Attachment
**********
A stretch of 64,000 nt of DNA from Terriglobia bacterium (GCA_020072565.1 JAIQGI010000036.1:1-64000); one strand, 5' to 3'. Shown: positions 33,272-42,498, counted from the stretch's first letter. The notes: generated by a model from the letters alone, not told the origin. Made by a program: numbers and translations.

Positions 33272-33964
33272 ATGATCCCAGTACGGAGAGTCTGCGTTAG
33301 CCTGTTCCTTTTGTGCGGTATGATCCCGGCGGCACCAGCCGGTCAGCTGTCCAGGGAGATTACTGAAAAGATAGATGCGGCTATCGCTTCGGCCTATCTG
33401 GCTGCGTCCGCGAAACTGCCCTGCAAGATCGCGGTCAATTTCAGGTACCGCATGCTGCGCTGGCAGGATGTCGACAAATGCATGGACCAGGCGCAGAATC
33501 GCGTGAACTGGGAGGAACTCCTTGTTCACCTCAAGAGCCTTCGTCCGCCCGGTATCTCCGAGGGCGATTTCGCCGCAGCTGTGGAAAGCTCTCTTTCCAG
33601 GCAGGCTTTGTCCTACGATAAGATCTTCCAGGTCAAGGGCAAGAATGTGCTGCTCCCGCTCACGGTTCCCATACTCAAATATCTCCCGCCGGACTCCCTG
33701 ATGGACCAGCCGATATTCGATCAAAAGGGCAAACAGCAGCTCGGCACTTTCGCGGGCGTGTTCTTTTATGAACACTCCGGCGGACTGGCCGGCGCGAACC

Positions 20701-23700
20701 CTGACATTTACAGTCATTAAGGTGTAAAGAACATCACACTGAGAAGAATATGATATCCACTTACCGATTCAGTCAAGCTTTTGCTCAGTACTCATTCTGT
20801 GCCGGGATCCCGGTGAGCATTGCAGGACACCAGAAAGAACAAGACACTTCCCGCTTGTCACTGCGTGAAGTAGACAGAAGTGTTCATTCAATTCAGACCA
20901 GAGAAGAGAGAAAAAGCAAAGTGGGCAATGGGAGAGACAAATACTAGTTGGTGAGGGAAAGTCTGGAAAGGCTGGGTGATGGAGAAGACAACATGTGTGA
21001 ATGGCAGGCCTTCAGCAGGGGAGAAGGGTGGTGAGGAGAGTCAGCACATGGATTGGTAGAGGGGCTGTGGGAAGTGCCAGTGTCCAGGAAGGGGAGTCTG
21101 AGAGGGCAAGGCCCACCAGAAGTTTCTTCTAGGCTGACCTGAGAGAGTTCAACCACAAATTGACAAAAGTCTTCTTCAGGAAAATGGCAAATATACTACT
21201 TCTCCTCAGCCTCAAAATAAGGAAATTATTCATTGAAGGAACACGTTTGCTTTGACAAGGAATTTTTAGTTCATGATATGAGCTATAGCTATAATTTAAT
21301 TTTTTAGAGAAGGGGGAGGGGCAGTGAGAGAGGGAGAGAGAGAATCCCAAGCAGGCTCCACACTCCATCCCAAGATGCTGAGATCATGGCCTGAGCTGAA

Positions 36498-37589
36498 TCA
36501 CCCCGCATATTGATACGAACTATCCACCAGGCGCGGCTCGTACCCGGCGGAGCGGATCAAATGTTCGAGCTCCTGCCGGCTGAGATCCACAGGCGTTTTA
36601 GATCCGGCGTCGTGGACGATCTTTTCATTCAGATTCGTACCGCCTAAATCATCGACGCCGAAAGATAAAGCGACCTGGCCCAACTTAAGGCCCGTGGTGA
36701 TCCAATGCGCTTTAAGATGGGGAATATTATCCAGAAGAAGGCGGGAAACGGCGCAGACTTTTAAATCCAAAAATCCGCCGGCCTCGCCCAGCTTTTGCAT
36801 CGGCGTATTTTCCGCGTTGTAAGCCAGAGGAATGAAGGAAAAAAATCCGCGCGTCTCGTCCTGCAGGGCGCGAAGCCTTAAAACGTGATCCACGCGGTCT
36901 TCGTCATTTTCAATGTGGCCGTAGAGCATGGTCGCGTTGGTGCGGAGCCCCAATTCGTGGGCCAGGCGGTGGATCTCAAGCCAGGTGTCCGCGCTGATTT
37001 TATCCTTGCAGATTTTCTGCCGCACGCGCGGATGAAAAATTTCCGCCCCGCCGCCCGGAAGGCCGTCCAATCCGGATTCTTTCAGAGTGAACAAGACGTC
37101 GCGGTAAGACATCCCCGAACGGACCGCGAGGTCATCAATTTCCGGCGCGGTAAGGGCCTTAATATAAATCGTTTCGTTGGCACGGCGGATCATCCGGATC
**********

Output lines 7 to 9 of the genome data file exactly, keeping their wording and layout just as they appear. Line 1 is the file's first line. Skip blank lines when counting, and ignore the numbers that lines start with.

33601 GCAGGCTTTGTCCTACGATAAGATCTTCCAGGTCAAGGGCAAGAATGTGCTGCTCCCGCTCACGGTTCCCATACTCAAATATCTCCCGCCGGACTCCCTG
33701 ATGGACCAGCCGATATTCGATCAAAAGGGCAAACAGCAGCTCGGCACTTTCGCGGGCGTGTTCTTTTATGAACACTCCGGCGGACTGGCCGGCGCGAACC

Positions 20701-23700